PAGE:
Critic’s Notebook: TIFF 2013: Daniel Radcliffe and the quirk factor in ‘The F Word’
TORONTO — I really like the way Daniel Radcliffe is navigating his post-Harry Potter world, moving between stage and screen, throwing himself into all manner of projects. He’s got several films at the Toronto International Film Festival, but the one I caught up with last night, “The F Word,” was a real kick.
The “F,” by the way, stands for “friends,” and the friend, the central one, is portrayed by Zoe Kazan, whose quirky wonderfulness in just about everything is turning her into one of my favorite people to watch on screen. She is effortless in simply being.
The movie is directed by Michael Dowse, a cheeky Canadian who brings a lot of bite to his comedies, and isn’t shy with saucy language. “The F Word” is the best, and sweetest, of the filmmaker’s work yet. Though I admit I haven’t made it to “Fubar: Balls to the Wall,” but somehow I don’t think that would be the one to tip the balance.
Set in Toronto, which really is a beautiful backdrop with its architectural mix of old and new used to excellent effect here, the movie follows a couple who meet at a party and the friendship that follows. Though there is a boyfriend (Rafe Spall), the friendship question is the real complicating factor, because they do, as the word implies, really like each other. A lot.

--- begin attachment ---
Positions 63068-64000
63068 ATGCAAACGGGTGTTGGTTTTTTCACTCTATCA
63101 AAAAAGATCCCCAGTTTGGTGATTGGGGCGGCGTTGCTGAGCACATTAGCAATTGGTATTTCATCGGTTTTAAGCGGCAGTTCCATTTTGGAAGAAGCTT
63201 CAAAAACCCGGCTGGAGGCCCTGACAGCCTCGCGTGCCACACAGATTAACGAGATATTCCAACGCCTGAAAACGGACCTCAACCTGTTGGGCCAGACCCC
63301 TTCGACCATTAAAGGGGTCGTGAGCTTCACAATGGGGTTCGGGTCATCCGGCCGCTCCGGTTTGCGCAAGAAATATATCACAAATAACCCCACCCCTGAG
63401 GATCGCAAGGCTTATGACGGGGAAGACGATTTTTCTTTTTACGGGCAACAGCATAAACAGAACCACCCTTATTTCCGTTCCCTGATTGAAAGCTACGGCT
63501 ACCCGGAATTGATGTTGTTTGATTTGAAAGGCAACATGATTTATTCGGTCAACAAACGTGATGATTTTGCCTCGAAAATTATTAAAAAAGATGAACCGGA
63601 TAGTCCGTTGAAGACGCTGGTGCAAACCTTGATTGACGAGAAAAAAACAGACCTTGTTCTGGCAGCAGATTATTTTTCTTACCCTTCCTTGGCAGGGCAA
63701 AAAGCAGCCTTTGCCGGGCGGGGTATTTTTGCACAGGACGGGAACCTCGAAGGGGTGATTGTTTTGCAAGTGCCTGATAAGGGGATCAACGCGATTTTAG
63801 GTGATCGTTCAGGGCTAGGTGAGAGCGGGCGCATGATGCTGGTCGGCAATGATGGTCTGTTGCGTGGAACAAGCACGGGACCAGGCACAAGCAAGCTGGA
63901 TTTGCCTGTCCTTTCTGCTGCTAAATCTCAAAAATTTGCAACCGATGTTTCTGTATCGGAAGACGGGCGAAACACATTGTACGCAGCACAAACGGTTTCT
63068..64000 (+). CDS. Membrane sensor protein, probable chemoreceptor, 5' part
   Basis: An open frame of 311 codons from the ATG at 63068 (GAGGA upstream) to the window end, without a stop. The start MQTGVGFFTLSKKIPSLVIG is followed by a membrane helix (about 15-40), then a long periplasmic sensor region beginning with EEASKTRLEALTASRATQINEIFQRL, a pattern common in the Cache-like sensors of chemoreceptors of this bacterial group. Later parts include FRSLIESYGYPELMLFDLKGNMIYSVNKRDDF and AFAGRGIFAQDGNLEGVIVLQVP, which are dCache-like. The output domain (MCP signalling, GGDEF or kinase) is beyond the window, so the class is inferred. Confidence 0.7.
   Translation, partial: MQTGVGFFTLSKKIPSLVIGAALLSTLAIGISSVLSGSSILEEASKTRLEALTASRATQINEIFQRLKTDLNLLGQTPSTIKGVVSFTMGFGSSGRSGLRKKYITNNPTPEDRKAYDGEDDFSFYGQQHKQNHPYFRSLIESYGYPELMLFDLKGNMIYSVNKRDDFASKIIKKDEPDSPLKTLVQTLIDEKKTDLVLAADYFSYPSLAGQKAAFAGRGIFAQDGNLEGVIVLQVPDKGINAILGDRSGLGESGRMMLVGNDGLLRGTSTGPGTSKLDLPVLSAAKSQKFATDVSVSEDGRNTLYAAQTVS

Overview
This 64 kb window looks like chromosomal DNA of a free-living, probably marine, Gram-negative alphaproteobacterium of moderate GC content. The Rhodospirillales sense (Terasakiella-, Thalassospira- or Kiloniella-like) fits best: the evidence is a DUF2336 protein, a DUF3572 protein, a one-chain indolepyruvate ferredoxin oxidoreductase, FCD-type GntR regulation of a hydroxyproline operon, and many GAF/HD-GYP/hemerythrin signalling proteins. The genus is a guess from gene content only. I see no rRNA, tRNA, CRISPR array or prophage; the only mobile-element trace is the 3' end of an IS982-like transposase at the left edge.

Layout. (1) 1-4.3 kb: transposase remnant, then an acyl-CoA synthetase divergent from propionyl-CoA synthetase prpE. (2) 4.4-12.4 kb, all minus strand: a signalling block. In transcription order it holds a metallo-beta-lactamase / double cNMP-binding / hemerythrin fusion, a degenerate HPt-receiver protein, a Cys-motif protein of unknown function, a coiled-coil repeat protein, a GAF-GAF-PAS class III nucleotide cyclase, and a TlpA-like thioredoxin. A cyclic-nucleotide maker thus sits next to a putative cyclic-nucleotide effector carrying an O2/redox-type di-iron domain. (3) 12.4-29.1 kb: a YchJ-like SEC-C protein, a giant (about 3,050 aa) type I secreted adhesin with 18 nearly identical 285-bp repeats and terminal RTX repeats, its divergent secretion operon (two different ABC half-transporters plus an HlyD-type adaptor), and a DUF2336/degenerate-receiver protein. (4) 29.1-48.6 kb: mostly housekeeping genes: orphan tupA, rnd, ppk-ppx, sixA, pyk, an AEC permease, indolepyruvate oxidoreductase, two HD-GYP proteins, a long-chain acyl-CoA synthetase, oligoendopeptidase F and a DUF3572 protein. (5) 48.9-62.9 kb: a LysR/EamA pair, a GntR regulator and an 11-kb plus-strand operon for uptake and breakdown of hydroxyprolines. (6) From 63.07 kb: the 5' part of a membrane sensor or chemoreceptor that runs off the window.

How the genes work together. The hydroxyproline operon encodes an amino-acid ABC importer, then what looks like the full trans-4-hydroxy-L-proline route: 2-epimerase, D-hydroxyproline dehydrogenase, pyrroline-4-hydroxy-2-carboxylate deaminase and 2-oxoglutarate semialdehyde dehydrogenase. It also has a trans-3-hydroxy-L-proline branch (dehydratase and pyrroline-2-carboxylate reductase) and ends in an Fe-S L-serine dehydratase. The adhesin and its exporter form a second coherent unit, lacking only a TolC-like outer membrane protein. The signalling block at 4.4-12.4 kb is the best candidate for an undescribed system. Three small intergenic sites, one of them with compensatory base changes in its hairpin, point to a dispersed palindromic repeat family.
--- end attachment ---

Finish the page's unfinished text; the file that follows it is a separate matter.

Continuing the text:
Kazan gets the better name – Chantry – while Radcliffe is relegated to Wallace. Wallace?
Both get lots of zippy lines thanks to Elan Mastai’s script — which made the Black List in 2008 — and was adapted from the play by T.J. Dawe and Michael Rinaldi. It has the same kind of young smart set speak that you hear all the time in Lena Dunham’s “Girls.”
And speaking of “Girls,” Adam Driver is Wallace’s best guy friend. I don’t think anyone’s doing narcissism better than Driver these days, and we get a nice variation on the subject here.
Kazan and Radcliffe are a good pairing — she’s so loose in her delivery, he’s so precise. Together they make Chantry and Wallace so charming working through the friction that you almost don’t care whether they ever become more than friends.
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